Blockchain investment goes green: Court says bitcoin legally protected
Blockchain investment goes green while Court says bitcoin legally protected
Hong Kong based Sonic Capital launches green investment initiative.
Shanghai court rules bitcoin is legally protected virtual property.
And Australia and Singapore team up on cross border trade blockchain trial
We’ll have more on those stories — and other news shaping the cryptocurrency and blockchain world — in this episode of The Daily Forkast, August 19th.
Welcome to The Daily Forkast, August 19th, 2021. I’m Angie Lau. Editor-in-Chief of Forkast.News.
Coming up, Hong Kong based Sonic Capital launches a green investment initiative.
In China, a Shanghai court rules that bitcoin is a legally protected virtual property;
and Australia and Singapore team up on a cross-border trade blockchain trial.
Let’s get you up to speed from Asia to the world.
First up, Hong Kong based venture capital fund Sonic Capital has launched an environmentally conscious, actively managed certificate. What’s that exactly?
Well, blockchain technology has had its share of bad press with regard to its environmental impact of late. But this new investment option aims to change that.
Sonic Capital says its Sphere certificate will invest in blockchain companies that are tackling climate change.
Forkast.News Lucas Cacioli has more from Hong Kong.
Sonic Capital has launched Sphere in collaboration with Zurich based Travis Digital.
The investment product uses the UN’s 17 Sustainable Development Goals, or SDGs, as its guiding framework while applying environmental, social and governance investment criteria.
The UN SDGs address the world’s most pressing challenges, including climate action.
It requires a strict reduction in greenhouse gas emissions as well as climate adaptation action.
Blockchain based technology and business solutions show significant potential to deliver a positive impact on the environment, with “Sphere” investing in areas such as carbon markets, renewable energy and supply chain traceability.
Sonic Capital told Forkast.News that such credentials are essential.
“When investors come in, they’re looking for an ESG compliant company investment opportunity before they allocate funds into a specific proposition, project and opportunity or company or business.”
Rust says he’s also seeing a large number of corporates entering the space with endless potential for growth.
For Forkast.News, I’m Lucas Cacioli in Hong Kong.
Meanwhile, in China, in the eyes of the law, bitcoin ownership is legit.
The Minhang District Court in Shanghai says that bitcoin is a virtual property protected by Chinese law.
But the court did reiterate the People’s Bank of China’s stance that crypto is a virtual property, not a currency that is allowed to circulate.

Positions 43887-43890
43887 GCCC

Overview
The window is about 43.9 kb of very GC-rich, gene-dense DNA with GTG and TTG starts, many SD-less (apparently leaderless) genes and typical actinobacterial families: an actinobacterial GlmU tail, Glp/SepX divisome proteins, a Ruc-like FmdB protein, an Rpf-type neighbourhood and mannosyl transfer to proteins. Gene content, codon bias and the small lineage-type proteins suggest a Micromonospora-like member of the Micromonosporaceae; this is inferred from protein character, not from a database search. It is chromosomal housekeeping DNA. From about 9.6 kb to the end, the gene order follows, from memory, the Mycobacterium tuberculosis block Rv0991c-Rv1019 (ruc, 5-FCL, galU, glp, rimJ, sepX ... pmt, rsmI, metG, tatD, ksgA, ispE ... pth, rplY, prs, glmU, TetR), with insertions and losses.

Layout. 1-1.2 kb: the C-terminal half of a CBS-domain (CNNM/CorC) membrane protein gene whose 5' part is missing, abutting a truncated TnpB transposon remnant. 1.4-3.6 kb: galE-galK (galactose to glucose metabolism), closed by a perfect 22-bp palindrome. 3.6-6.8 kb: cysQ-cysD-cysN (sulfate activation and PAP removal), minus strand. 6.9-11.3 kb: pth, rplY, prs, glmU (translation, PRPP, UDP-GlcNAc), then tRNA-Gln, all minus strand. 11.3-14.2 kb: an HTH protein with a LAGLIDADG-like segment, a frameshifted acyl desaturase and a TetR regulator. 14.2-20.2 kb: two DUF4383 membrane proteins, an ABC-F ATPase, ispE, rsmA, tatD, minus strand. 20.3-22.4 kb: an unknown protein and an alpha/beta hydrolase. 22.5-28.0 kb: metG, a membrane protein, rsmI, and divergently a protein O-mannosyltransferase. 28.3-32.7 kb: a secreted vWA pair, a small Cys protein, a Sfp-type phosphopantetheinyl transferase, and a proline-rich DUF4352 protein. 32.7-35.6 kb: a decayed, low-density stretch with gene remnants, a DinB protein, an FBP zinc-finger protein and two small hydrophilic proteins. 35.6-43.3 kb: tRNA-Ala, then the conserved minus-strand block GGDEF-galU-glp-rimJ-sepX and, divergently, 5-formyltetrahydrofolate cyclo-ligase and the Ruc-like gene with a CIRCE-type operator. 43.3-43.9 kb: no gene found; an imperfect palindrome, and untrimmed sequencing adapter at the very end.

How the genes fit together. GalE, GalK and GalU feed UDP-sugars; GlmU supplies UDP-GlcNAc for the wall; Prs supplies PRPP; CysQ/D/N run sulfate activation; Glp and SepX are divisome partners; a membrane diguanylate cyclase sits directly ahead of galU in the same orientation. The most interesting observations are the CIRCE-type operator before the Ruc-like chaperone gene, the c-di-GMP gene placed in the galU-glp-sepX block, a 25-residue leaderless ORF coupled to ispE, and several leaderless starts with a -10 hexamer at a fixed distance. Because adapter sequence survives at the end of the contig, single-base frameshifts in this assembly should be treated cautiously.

Forkast.News Timmy Shen has more from Taipei, Taiwan.
The plaintiff in the case claimed the deal they made to buy bitcoin mining machines was invalid, given the People’s Bank of China’s 2017 guidance prohibiting initial coin offerings.
They had demanded a refund, after canceling the order. The courts ruled the deal was valid, saying bitcoin’s exchangeability, excludeability and availability mean it has the attributes of a virtual commodity.
According to a report by Decrypt, the ruling comes in line with a similar decision made by Hangzhou Internet Court in 2019, saying bitcoin should be considered legal virtual internet property.
But there are nuances to ruling on crypto related cases in China. In July, a court in Jinan said buying cryptocurrency is not protected by law, and neither are contracts related to such deals.
Meanwhile, the PBOC has pledged to continue its crackdown on cryptocurrency trading and speculation, as part of its work plan for the second half of the year.
For Forkast.News I am Timmy Shen, Taipei, Taiwan.
Finally, Australia and Singapore have joined forces to carry out a cross-border trade blockchain trial.
Australia’s border force says it has now concluded a trial with Singapore Customs that issued and verified trade documents between the two.
It showed that trade documents issued in Australia, offering instant authentication on the provenance of goods, could be embedded in QR codes on digital certificates of origin, or COOs, which were then accepted by Singapore Customs.
Now, the trial was designed to make cross-border trade more efficient by reducing both time and cost.
Well just last month, the Global Shipping Business Network said it was trialing the use of blockchain in a similar way, to speed up cargo release at ports.
This trial offers yet another step towards getting goods on shelves and onto your doorstep faster and by cutting out the need for printing and delivery of paper based documents, it also offers a great environmental benefit too.
All in all, a pretty green blockchain tech day today.
And that’s The Daily Forkast from our vantage point right here in Asia. For more, visit Forkast.News. I’m Editor-in-Chief Angie Lau. Until the next time.